Volunteer Facilitator Spotlight: Celebrating Newcomer Voices

Categories: Our Perspectives

July 1 marks Canada Day. At the WCC, we’re celebrating the rich and multitudinous identities of our volunteers serving writers across Canada.

This month, we invited WCC volunteer facilitators Shirin Tobie-Paul, Maria Habanikova, and Rana Khan to share with us their experiences as newcomer Canadians, writers, and deep listeners. Read highlights from the inspiring Q&A below.

Q: How has your writing practice with WCC contributed to forming your sense of identity – or your sense of Canadian identity?

SHIRIN: When I was a little girl, I heard regularly that it took a village to raise a child. Allow me to add that it takes the correct village to raise a child. It’s amazing that I would move to a country whose name means village.

This village completed what emerged from the last village. Thank you Canada. I moved from one part of the world to another and from the cusp of my healing to the courageous world of doing the work.

Writing with the Writers Collective of Canada is a unique experience. This process reminded me of the poor little girl who, upon finding words, fell in love and knew true love for the first time.

The safe space of the WCC provided me the cushion to heal deep wounds while hiding behind meandering letters coming together to create a beautiful mosaic. There is a call on my life and this writing process has taken that call from a whisper to a trumpet’s blast. My healing is for helping others and I now accept my role.

Every time I share the parts of me that I was happy to hide for so long, people come up to me or write to me that my stepping out of the dark has helped them to embark on their journeys of healing and growth. I cherish the gentle ode to service.

MARIA: Writing has always been an integral part of my life and the primary means of my creative expression, be it in my native language – Slovak, or English. However, I was reluctant to call myself a writer until I discovered the Writers Collective of Canada three years ago and regularized my writing practice, resulting in several publications and most recently self-publishing of my first children’s book.

I feel more confident in my craft, I have an encouraging network of other writers I am a part of and can call on to share new ideas and first, second, … twentieth and final drafts with.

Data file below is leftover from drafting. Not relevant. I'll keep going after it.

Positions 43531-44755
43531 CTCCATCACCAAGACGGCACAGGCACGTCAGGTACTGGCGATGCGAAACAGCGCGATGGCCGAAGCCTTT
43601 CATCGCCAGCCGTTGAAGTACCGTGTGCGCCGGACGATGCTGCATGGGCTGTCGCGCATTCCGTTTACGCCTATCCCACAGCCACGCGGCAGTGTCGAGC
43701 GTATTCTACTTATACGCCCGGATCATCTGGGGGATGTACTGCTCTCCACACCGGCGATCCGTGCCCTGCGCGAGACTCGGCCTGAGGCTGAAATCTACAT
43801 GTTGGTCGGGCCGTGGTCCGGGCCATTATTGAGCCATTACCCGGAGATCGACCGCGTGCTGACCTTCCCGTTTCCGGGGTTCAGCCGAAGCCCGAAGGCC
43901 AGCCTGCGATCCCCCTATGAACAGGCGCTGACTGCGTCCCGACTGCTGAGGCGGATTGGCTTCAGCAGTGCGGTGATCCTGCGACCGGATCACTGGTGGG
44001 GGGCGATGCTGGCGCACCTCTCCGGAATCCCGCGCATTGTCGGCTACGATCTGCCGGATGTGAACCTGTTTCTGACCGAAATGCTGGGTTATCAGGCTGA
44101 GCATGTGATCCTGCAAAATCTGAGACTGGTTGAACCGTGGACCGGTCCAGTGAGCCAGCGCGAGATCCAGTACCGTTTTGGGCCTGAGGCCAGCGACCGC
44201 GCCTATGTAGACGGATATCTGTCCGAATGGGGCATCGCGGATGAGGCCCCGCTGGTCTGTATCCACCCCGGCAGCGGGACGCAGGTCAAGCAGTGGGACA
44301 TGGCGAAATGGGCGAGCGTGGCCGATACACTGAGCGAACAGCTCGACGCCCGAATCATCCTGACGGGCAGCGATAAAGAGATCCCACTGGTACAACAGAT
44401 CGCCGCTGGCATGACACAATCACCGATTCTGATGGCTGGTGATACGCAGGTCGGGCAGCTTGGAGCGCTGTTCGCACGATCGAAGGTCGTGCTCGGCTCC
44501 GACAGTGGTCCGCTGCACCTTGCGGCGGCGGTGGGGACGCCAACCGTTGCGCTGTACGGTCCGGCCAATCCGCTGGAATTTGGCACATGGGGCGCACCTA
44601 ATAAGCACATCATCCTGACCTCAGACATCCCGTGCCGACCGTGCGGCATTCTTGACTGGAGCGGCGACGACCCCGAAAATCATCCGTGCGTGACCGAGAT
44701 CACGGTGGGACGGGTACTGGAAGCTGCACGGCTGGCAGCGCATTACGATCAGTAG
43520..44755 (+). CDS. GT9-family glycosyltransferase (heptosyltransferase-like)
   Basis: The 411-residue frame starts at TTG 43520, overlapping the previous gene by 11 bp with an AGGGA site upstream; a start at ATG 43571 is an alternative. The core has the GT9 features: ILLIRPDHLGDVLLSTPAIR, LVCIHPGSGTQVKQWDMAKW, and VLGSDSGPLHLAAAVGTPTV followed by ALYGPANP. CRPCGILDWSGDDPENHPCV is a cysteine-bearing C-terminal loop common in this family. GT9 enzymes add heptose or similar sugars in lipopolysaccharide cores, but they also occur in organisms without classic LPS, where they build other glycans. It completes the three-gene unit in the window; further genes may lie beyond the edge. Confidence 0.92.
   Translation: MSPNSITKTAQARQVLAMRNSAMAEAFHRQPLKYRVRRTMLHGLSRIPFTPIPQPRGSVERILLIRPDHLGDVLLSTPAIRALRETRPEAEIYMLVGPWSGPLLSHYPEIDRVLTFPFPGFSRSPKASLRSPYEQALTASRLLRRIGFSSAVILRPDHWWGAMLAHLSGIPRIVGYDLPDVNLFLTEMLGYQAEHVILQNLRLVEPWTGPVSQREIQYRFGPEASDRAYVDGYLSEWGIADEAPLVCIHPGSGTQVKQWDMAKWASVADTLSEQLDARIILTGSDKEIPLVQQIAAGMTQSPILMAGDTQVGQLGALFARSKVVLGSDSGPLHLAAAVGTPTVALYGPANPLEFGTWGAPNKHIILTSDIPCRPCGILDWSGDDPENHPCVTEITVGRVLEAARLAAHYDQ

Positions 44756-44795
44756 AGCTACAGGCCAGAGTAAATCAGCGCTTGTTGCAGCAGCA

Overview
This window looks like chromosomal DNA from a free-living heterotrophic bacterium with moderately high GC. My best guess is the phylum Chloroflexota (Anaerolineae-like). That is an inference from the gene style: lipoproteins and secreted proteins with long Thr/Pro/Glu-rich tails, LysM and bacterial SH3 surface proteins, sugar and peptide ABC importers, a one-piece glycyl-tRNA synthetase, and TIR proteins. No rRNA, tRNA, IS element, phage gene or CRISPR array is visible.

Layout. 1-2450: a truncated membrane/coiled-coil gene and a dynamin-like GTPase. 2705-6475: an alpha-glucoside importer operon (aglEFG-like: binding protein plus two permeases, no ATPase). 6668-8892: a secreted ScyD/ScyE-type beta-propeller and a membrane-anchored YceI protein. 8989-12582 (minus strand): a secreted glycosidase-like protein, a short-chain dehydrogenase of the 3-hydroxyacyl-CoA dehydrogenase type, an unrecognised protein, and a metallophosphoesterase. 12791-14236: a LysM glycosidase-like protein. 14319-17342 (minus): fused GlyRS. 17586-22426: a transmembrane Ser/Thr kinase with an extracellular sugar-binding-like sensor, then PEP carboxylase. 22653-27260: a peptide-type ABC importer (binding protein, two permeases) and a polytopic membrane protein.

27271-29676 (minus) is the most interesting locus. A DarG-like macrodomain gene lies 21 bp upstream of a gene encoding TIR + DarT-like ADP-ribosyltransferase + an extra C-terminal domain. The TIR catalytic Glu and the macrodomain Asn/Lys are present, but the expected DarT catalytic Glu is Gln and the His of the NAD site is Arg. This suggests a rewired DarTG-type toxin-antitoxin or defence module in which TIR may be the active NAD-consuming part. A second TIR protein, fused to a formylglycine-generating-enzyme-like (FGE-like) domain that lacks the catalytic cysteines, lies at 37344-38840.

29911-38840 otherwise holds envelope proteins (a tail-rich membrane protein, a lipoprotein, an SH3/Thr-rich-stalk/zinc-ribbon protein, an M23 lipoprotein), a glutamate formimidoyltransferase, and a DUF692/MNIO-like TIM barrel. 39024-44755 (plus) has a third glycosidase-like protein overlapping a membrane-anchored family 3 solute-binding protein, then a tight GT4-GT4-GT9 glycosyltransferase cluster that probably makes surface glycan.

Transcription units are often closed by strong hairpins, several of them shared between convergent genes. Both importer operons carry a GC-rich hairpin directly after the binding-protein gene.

I am grateful and honoured to have the opportunity and space to contribute to the diverse mosaic of stories that make up Canada and I consider WCC a catalyst for the creative part of myself. Writing not only enhances my sense of self but also strengthens my sense of belonging to the wider Canadian and global community.

RANA: My writing practice with WCC has cemented my belief in identity being rooted in self, not countries or passports.

Originally from India, I had lived almost twenty years in the Middle East before immigrating to Canada, and the stereotyping of immigrants by well-meaning people here did trouble me quite a bit. One is vulnerable as an immigrant, and the outsider tag hurts.

I volunteer with many organizations, but my time with WCC has been particularly satisfying. Being in a community with fellow writers makes me aware that this identity also transcends the many boxes and labels that we are prone to apply on each other. Even in writing there are these labels (South Asian writer for instance), and while it’s true that our experiences inform our writing, I’m confident that at WCC, both as facilitator and writer, my peers see me as a writer who calls Canada home.

Our differences are accepted and respected at WCC workshops, and because we celebrate the act of writing itself, it doesn’t really matter where we come from!

Q: What does deep listening mean to you? How do you see deep listening manifest in your workshops?

SHIRIN: Deep listening means listening for the layers in a piece of writing. When we write in community and share our words, we get similar resonance and sometimes a new perspective on life itself. Sometimes it’s a call to lofty thoughts and a pull to action and excitement and at other times, it’s a return to simplicity, solace and silence.

Answers to troubling circumstances arise and other writers can enjoy the smooth ride on a river of words while escaping a busy day.

Fellow writers seem to leave our writing space with just what they need at that moment and a sense of gratitude.

MARIA: I perceive listening as a layered activity.

The outer layer represents superficial listening that results in receiving information, and in some instances remembering and repeating it at a later time. Attentive listening is the middle layer whereby information is received with greater interest in learning about the subject matter and its usefulness to the receiver. The third layer that follows is active listening which is listening with the goal of responding, reflecting, and retaining information.

Deep listening then is an enhanced form of active listening I only discovered in WCC workshops. For me, it is listening with emotion and intent to understand the writer’s authentic truth and unique message.

In WCC workshops this manifests in beautiful honest exchanges amongst the writers as they together explore the deeper meaning behind their written words and provide positive encouraging feedback for one another.

RANA: Deep listening means respect.

It means attention, and it means love. In my workshops, the participants are incredibly aware of this essential practice, and it results in rich and insightful feedback from peers after a reading.

Sometimes, we have had the writer say that they hadn’t thought of a particular perspective that a fellow writer commented upon, and there’s this sense of new discovery in our writing when we are listened to with compassion and acuity.

Click here to support our facilitators.

Previous Post
New Voices, New Connections
Next Post
Healing, One Story at a Time